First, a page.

I recently had the privilege of hosting for a Filipino/Fil-Chi couple based in Hong Kong. They had seen me at a friend’s wedding and thought i’d be a good fit for their crowd, so they flew me and Denise over and we stayed at the Cordis Hotel, in the heart of Kowloon, where the reception would be held.
We had a splendid time. I was anxious at the start because I would be working with a local coordinator and the local hotel staff, but any doubts I had were soon laid to rest. Everyone was a team player. They let me take the lead with the program and they were all so attentive and worked with a spring in their step, so we got along just fine.
Though 80% of the whole affair was as familiar to me as the driver’s seat of my car, I made it a point to take note of the differences. Here’s a quick summary.
They start even later than our usual, but once they start they blast off like a rocket.
Cocktails began at 6 (typical for Chinese weddings here) as guests trickled in, then we started at 8pm—with the CEREMONY. Yes, it’s all part of one program. The couple had already been wed in a separate ceremony months before, so for that night we began at the reception venue itself, with a brief exhortation by a local lawyer, a sand mixing ceremony, and a lot of cheers and confetti. After that, the couple made a quick exit and the place was briefly made ready for the dinner party. Once everyone was ready, we started the reception program. All in all, yes we started dinner close to 9pm, but the amazing part is that the ceremony + “post nup” took 45 minutes—which NEVER happens here in the Philippines.
People come as they are.
The only women in long gowns were those who belonged to the entourage. The men of the entourage likewise wore matching suits and ties. Everyone else looked like they had just come from work, that is, dressed up but not out of place if you saw them in the MTR. Short dresses, and open-toed shoes were the norm for women. The guys looked sharp in oxfords and light jackets. Neat but not costume-y, as some wedding outfits here tend to look. Some guys showed up in polo shirts with blazers and I though it was fine.
Cocktails are super light.
Pre-dinner snacks were just a few macarons, and some chocolates and marshmallows in a bowl. Everything was set on a small and tastefully decorated table. Hardly anyone was touching them, which tells me a couple of things. One, that the cocktails are there as a courtesy, as a symbolic welcome to the guests, not to sate their appetites. Two, that the guests don’t mind waiting for dinner.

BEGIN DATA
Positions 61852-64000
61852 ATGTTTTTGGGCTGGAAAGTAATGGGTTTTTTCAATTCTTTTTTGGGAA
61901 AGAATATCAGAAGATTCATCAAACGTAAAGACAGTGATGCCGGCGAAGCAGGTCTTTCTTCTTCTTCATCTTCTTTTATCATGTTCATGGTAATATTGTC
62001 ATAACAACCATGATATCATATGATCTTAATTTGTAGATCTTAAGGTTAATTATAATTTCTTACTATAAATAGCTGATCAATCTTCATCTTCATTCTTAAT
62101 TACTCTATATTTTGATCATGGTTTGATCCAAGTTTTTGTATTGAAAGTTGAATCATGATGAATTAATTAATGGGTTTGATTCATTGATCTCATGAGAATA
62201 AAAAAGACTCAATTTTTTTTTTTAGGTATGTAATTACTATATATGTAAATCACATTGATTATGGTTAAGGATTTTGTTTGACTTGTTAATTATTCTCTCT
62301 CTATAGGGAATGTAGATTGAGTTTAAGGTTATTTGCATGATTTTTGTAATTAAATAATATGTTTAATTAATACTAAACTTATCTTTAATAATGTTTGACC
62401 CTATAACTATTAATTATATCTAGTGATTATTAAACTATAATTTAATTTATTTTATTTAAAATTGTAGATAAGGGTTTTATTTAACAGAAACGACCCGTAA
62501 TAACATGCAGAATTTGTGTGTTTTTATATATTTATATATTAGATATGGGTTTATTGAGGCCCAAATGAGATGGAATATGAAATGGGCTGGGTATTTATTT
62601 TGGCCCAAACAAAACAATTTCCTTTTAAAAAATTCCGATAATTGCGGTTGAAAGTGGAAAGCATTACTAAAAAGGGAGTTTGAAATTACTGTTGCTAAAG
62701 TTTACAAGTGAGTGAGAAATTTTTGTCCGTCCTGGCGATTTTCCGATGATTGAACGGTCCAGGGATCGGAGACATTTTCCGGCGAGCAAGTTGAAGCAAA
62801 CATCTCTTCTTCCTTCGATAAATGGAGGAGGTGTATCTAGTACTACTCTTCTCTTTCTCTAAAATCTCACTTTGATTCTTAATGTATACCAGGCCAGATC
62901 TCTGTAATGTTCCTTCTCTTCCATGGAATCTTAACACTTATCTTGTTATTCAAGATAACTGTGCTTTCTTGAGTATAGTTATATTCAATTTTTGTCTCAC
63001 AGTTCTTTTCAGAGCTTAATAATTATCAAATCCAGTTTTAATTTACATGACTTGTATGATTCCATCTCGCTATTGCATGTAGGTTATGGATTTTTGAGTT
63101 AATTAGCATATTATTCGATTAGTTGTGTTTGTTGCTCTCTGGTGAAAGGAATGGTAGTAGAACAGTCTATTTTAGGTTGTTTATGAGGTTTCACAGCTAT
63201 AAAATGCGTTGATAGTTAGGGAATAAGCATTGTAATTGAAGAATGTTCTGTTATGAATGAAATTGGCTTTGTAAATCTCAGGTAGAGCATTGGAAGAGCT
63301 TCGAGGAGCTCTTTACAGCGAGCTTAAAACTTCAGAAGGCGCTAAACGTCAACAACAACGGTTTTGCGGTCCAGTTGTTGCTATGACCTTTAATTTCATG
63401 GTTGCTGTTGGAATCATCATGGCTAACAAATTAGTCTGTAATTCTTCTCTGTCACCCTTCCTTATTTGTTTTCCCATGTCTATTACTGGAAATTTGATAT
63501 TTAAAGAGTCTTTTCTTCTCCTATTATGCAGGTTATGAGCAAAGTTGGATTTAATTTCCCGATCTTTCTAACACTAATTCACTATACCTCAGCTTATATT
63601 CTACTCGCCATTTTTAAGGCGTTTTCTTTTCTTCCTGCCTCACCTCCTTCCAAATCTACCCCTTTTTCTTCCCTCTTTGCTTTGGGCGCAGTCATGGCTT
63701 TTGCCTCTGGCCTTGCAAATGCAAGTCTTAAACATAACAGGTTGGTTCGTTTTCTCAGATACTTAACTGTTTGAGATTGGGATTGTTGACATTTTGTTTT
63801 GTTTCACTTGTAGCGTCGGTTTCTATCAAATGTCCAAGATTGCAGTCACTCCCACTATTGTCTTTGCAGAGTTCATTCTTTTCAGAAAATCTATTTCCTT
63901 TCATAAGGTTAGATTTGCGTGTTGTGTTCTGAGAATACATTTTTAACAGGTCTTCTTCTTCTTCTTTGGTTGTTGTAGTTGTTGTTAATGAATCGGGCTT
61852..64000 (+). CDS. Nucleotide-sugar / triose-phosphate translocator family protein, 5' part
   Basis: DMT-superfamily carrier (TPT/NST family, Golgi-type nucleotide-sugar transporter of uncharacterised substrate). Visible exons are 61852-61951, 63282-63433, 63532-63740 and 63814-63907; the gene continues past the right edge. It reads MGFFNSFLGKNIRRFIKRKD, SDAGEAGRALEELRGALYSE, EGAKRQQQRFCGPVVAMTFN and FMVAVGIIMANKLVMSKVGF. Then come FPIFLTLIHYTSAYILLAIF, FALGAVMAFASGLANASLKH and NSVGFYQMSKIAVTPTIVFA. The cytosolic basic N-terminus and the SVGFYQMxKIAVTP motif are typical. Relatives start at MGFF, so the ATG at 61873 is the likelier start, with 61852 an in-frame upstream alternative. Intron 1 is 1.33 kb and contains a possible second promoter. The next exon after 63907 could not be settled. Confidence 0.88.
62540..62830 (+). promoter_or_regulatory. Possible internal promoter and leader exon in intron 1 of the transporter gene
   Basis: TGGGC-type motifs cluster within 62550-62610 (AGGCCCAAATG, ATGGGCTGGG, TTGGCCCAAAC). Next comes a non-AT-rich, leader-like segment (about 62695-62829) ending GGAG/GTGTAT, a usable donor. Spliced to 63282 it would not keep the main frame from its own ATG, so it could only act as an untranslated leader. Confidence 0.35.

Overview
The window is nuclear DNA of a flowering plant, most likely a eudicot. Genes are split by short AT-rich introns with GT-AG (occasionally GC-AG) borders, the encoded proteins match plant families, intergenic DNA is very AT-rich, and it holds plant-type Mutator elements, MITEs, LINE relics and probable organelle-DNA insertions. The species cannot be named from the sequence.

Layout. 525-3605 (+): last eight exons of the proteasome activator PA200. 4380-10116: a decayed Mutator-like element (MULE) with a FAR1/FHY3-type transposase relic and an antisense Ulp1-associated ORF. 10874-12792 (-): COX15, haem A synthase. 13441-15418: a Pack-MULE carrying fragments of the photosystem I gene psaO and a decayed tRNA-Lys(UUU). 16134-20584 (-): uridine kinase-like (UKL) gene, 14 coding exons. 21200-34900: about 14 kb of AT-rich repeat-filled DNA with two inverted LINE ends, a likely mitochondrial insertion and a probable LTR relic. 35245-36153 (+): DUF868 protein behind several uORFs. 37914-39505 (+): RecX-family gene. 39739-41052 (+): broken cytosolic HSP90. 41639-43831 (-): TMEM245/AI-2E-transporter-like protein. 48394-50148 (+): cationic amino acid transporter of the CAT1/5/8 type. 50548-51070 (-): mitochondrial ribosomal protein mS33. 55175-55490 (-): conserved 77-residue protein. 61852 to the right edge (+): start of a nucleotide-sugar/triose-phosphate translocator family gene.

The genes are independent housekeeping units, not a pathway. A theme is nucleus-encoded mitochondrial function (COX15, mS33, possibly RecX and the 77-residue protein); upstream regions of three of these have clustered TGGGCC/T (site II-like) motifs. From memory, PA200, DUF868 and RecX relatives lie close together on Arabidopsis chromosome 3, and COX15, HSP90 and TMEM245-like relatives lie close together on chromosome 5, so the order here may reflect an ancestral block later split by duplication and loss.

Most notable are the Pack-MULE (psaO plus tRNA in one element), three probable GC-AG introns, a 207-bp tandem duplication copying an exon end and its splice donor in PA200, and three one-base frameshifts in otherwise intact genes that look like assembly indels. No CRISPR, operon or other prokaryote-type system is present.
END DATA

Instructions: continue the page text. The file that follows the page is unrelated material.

Invitations come w cash or coupons.
It’s customary for wedding invitations in Hong Kong to have gift certificates or even actual bank notes included in the envelope. This way, the couple let’s the guests know their attendance is valued and expected. It also ensures that the couple only invites those they really want to see at their wedding.
They don’t actually cut or eat the cake.
A towering cake next to the stage was a familiar sight, but when the couple took a photo POSING as if they were cutting the cake and then promptly put down the cutlery and walked away after the flashes popped, I immediately sensed the tradition was different over there. I changed gears, wrapped up the tradition, and moved on. A quick chat with the coordinator during a break confirmed my suspicion. The entire cake was just for show—there wasn’t even anything to cut.
The whole wedding party goes around and drinks at every table.
We ended with a cool new tradition that I learned on the job. Apparently what they like to do is end the program with the whole entourage in front, glasses in hand for a toast. Then the party music plays and, led by the couple, everybody choo-choo-trains to one guest table, EVERYONE DRINKS, then glasses are refilled and they go to the next table and the next until the couple has drunk with all their guests. It’s fun and crazy and a great way to jumpstart the party. I was totally onboard.
In spite of the differences, the night ended like every other wedding I had the honor to host. With guests happily dancing, a couple beaming with joy, and hardworking suppliers patting each other on the back for a job well done.
“Best view of Hong Kong island”, courtesy of our friend Chris who showed us around.